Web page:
The CRB has brought in more than two million unique applicants as of Oct. 10, government data shows.
The program, along with the Canada Recovery Sickness Benefit and the Canada Recovery Caregiving Benefit, is slated to end Oct. 23.
Also set to expire Saturday are two major relief programs for businesses: the Canada Emergency Wage Subsidy (CEWS) and the Canada Emergency Rent Subsidy (CERS).
"The benefit had to be wound down at some point, but the question then is, what is the federal government doing in co-operation with provinces and territories, in terms of, if it's not cash transfers, then ... other programs and services to support reintegration into the labour market," said Jennifer Robson, an associate professor of political management at Carleton University.
"It's really not clear to me ... from the U.S. experience, as well as the literature, that a sort of tough love approach is really going to have the impact in terms of motivating people to get back into the workforce."
The Liberal government, however, has repeatedly signalled that it intends to continue shepherding Canadians through the remainder of the pandemic.
Under the Budget Implementation Act, the federal government can extend the wage and rent subsidy programs to Nov. 30 without new legislation. Support programs for individuals, including the CRB, can also be extended until Nov. 20 without requiring a green light from Parliament, which returns Nov. 22.
But it's also true that the country is in a different position than it was when the first iterations of these programs were put in place earlier in the crisis.
Employment returned to pre-pandemic levels in September, although the number of people working fewer than half of their usual hours is higher than it was before the pandemic, among other caveats.
"While many Canadians are back to work and the recovery is underway, we know the fourth wave and new outbreaks have hit some parts of the country harder than others. We are focused on providing support that responds to current economic conditions and the federal government will announce next steps soon," a spokesperson from Deputy Prime Minister and Finance Minister Chrystia Freeland's office told the Star earlier Wednesday.
The details over what becomes of the pandemic aid measures are poised to be a political issue just as much as an economic one.
When Prime Minister Justin Trudeau spoke to opposition leaders Wednesday, Conservative Leader Erin O'Toole asked him to take a more "urgent approach" toward the economic challenges facing Canadians and small businesses.
"With inflation reaching its highest point since 2003 and the ongoing labour shortages facing businesses from coast-to-coast, Mr. O'Toole asked the prime minister to end the CRB benefits by Nov. 20. The prime minister did not answer," the Tories said in a statement following their meeting.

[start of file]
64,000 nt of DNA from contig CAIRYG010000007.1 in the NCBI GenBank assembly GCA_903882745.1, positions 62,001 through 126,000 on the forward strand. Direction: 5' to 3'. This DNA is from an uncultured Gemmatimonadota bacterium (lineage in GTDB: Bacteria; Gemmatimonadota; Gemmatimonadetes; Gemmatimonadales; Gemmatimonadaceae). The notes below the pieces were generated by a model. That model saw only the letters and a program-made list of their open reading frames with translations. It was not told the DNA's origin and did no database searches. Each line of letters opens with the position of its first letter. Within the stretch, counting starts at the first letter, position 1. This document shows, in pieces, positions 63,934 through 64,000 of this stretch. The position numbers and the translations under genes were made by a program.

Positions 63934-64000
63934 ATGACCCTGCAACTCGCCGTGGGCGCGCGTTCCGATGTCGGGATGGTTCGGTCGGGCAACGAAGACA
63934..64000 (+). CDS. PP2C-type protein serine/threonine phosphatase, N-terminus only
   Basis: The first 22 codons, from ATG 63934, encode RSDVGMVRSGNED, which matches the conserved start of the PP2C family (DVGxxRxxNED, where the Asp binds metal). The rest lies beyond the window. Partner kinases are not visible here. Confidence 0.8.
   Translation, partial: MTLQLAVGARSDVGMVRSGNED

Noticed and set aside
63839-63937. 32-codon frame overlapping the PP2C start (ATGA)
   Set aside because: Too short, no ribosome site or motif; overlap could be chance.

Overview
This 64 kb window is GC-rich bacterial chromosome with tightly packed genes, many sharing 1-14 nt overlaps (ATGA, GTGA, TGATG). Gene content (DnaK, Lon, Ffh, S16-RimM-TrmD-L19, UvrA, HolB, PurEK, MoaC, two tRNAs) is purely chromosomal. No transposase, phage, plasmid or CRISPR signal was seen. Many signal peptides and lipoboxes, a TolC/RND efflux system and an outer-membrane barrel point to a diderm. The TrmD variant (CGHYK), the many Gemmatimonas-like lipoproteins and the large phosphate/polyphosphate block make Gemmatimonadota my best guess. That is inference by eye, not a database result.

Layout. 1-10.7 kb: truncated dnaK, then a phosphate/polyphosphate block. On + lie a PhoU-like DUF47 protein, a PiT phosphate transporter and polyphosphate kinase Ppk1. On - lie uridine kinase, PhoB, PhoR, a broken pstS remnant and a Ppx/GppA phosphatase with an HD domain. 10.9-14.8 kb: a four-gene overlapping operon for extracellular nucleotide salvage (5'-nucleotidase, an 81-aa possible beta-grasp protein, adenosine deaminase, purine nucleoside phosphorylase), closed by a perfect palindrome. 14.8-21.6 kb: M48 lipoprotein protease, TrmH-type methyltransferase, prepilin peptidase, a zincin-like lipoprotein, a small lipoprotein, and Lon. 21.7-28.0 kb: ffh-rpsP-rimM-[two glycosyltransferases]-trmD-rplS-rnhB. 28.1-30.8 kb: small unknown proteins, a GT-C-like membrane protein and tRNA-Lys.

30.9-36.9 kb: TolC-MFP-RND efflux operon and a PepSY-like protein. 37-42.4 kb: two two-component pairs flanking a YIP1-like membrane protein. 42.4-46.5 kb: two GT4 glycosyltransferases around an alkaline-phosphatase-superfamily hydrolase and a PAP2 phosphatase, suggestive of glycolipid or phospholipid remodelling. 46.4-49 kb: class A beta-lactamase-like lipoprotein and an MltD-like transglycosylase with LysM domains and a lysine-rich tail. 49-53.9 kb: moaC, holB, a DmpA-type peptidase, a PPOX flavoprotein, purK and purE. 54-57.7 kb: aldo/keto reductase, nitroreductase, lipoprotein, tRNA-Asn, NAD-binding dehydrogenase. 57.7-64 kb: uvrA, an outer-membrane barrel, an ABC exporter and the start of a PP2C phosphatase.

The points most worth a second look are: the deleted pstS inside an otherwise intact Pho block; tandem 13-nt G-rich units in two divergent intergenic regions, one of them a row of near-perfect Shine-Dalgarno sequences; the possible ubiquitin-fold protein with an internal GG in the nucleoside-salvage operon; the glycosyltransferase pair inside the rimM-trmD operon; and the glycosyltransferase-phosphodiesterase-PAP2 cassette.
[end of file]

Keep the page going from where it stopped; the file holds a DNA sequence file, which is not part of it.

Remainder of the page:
The Prime Minister's Office said Trudeau committed to ensuring Canadians and businesses continue to be protected from the fallout of COVID-19.
And on Oct. 15, NDP House leader Peter Julian asked Freeland and government House leader Pablo Rodriguez for an extension of the CRB and other emergency supports until the pandemic has fully run its course.
"I am writing to urge you to reconvene the House earlier, in order to provide ample time to debate and pass the legislation needed to avoid an interruption or loss of support for people in this fourth wave," Julian wrote.
The same divides can be found among economic experts, business groups and labour leaders.
The Canadian Chamber of Commerce has called for current programs to be extended into November "without delay," followed by a retooled program that would target hard-hit sectors throughout the spring.
"We've been advocating for the wage and rent subsidies to continue, but only for specific sectors that still have public health restrictions that limit their ability to operate. This includes the hospitality sector, tourism and travel," said the chamber's Alla Drigola Birk.
The need to extend the two programs is a view shared by the Canadian Federation of Independent Business, even though it believes the CRB is contributing to a shortage of part-time labour in the country.
Canadian Labour Congress president Bea Bruske, however, told the Star earlier Wednesday that individual supports like the CRB must continue to flow.
"We know that workers are still struggling, that those jobs are still not there," Bruske said "And even though some employers may be saying that they're having a hard time hiring, they're not hiring to the same extent that they were before."
With the clock ticking toward Saturday, the government must make clear what will happen next, Robson said. And what's missing now are more targeted measures, she added.
"I'm not hearing nearly enough discussion about the need to provide active measures and employment services, whether it's job training, re-skilling, coaching ... work placement programs, all that sort of stuff that is more readily available if you're in the employment insurance system," she said. "That does seem to have a meaningful impact on people's ability to re-enter the labour market."
With files from Heather Scoffield